Published way back in 1963, Time Cat was the first book ever written by Lloyd Alexander, and as such, exists as an interesting comparison to many of his later books, with echoes of plots and characters that will later be used in his more famous and sophisticated works. It is quite a simplistic book, with a straightforward story told in clear but sparse prose, but there are certainly traces of the excellence that is to come in Alexander’s later books, particularly the award-winning The Prydain Chronicles.
Jason has been sent to his bedroom in disgrace, only to find that his black, orange-eyed cat can talk! Gareth informs him that rather than the oft-believed saying that cats have nine lives, it is in fact the ability to visit nine lives that make cats so special — and Gareth offers to take Jason on the journey that he intends to take that very moment. What follows is not so much a single over-arching story as a series of short-stories detailing the adventures that take place in nine different locations across time that Jason and Gareth make. Starting in Egypt in 2700BC and working their way forward to America in 1775, Jason learns about history, personal wisdom, and himself, before finally returning to his own time. In each location there is some commentary on mankind’s progress and how it relates to their relationship with cats, moving from Egypt in which cats were venerated as gods, to Germany in the 1600s, in which they were destroyed as devils. As Jason puts it: “In Egypt they thought you were a god. Here they think you’re a demon. Won’t anyone ever understand you’re a cat?”
It is an odd format for the book to take, as each “time-zone” is only given two chapters each (except for the second-to-last one, which has three) making the adventures fly past rather swiftly, with little in the way of delving deeply into the context of the time and places they visit. Although there is a small amount of intrigue or danger to each location, the two time-travelers move on quickly from place to place. However, it is not the intention of the book to create a deep, drawn out story, and it would be unwise to approach this book expecting this. Instead, look for a breezy, fast-paced time-travel adventure with hidden undercurrents of awareness and intellectual growth. Alexander is the master of hiding bits of profound wisdom in his stories without ever becoming preachy (not even C.S. Lewis and Philip Pullman have fully mastered this art). There are too many to list here, though I can’t resist adding one of my favourites: “You can say some of the loveliest things in the world — without words.”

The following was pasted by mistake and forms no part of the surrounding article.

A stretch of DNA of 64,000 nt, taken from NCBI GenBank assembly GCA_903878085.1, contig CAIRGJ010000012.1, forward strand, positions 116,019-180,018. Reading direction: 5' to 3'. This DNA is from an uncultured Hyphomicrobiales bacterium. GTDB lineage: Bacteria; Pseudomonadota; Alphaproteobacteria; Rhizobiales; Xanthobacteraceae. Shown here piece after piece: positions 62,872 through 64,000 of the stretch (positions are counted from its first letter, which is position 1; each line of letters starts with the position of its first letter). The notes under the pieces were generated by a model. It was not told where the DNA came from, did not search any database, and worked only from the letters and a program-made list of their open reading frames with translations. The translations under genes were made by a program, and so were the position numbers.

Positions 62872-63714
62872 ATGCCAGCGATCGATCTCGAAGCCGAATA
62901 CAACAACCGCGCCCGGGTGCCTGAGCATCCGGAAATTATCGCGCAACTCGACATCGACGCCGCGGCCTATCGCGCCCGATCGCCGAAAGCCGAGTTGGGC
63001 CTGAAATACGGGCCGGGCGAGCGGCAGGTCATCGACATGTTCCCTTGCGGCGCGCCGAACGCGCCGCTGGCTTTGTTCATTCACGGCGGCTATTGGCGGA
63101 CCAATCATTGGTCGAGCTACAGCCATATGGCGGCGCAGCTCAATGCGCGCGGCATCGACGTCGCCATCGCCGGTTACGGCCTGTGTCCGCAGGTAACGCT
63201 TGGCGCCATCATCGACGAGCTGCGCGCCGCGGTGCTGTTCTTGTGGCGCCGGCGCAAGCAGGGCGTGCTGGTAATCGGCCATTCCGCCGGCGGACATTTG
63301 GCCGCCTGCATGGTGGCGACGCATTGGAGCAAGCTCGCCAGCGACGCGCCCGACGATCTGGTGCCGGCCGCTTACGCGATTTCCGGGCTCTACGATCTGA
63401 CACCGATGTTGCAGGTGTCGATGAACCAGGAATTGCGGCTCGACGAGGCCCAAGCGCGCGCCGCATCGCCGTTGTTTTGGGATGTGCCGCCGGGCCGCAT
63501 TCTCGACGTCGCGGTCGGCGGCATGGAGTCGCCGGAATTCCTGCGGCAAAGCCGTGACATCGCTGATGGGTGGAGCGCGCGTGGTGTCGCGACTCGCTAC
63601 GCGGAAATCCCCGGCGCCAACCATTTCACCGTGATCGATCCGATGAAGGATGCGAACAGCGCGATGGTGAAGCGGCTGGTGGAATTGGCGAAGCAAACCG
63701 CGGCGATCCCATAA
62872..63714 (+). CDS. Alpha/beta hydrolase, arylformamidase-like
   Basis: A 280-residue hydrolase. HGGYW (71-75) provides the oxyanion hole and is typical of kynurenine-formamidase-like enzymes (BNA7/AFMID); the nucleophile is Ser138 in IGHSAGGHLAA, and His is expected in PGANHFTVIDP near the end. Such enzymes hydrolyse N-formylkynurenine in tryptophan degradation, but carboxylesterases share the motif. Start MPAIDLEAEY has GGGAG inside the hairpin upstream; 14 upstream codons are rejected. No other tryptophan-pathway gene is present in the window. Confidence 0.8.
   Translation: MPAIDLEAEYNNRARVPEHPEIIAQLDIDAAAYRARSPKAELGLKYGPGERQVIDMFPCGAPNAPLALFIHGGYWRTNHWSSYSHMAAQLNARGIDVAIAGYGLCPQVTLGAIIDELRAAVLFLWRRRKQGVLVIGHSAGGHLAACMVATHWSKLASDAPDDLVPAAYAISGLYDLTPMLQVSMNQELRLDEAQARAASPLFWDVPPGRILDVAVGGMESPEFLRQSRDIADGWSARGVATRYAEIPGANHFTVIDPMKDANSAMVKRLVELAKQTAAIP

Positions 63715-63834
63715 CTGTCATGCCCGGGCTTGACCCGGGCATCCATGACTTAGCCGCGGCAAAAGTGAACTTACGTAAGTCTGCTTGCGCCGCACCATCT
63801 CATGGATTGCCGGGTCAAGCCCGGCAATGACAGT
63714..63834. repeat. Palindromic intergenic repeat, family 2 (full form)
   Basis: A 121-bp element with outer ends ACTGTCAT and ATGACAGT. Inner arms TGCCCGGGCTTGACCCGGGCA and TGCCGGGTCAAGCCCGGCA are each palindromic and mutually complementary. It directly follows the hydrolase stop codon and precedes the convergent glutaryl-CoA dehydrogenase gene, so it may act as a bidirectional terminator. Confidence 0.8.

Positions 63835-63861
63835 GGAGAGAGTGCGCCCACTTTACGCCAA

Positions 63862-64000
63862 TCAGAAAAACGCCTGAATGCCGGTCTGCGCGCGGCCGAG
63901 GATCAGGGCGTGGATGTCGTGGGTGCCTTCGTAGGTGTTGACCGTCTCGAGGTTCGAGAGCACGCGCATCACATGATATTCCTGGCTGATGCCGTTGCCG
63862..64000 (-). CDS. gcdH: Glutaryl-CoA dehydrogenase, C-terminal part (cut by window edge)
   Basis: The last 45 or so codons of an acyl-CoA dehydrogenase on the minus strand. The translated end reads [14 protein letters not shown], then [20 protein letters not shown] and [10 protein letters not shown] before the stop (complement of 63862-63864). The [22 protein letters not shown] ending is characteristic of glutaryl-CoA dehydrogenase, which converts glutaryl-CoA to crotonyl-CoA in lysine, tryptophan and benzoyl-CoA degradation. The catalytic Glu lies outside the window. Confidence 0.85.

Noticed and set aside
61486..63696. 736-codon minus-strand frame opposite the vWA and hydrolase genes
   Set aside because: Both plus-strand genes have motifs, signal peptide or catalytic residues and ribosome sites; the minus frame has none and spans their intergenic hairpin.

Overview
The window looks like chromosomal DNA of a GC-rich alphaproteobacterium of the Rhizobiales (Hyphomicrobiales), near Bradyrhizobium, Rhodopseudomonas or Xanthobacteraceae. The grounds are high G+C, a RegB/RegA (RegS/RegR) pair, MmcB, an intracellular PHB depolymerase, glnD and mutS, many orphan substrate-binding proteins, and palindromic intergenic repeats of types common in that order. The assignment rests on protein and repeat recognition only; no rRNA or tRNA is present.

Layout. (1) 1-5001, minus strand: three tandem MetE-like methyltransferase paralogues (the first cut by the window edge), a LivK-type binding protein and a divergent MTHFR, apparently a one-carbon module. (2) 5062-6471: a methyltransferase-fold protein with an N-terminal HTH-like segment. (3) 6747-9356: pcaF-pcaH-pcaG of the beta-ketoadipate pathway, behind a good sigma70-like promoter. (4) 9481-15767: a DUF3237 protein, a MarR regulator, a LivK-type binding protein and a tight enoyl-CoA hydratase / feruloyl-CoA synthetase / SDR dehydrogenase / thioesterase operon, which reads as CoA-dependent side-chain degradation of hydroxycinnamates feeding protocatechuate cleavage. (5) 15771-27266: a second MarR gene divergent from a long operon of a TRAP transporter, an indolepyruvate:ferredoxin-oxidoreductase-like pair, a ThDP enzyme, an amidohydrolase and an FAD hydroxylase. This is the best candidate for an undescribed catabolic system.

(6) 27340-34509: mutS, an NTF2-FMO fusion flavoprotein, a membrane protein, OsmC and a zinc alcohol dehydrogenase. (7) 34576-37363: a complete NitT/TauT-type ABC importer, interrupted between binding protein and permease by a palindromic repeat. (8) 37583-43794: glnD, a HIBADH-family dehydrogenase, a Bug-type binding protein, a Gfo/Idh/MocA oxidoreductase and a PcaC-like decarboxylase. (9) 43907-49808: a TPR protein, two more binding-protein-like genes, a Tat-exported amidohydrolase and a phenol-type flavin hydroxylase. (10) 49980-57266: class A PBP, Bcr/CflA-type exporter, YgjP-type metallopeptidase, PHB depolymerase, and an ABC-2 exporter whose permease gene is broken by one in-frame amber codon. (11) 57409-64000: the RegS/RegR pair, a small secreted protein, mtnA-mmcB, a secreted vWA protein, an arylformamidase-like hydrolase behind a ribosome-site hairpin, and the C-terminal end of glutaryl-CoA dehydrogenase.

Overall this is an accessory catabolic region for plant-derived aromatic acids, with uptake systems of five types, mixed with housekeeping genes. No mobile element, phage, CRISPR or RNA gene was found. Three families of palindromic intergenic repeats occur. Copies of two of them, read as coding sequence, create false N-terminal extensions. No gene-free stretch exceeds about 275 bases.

As well as witch-hunts in Germany, cat-worship in Egypt and the Revolution in America, the story also involves a love story on the Isle of Man, Leonardo da Vinci’s youth in Italy, and the beginning of Saint Patrick’s missionary work in Ireland — not to mention visits to Japan, Britain and Peru. In each story, Alexander incorporates his love of cats and has some rather beautiful things to say about their intelligence, beauty, liveliness and ability to bring comfort to human beings. Cat-lovers will adore this book, and Alexander follows up on his ‘ode to cats’ with Dream-of-Jade: The Emperor’s Cat and The Cat Who Wished to Be a Man.
It’s not all perfect: the time-traveling itself is a little spotty (there’s no rhyme or reason to shifting from place to place), and often Alexander takes short-cuts in the storytelling — for example, Jason’s sea voyage from Rome to Britain is described in the space of a couple of lines, which is a little disconcerting — just how long is Jason away from home exactly? Likewise, Jason himself makes a rather bland protagonist, as although he’s polite and kind-hearted, he doesn’t have much in the way of a personality! More reactive than proactive throughout the entire book, he acts mainly as a vessel for the experiences and life lessons that Alexander has strewn within the story.
However, as long as you know what to expect from Time Cat, it’s a highly enjoyable read. It’s especially fun spotting several story components that will pop up again in a slightly-different form in other books, particularly the red-gold haired figure of Diahan, a direct precursor to Princess Elionwy, who at one stage: “refused to speak to [Jason], except to remind him, several times, that she wasn’t speaking to him.” Sound familiar?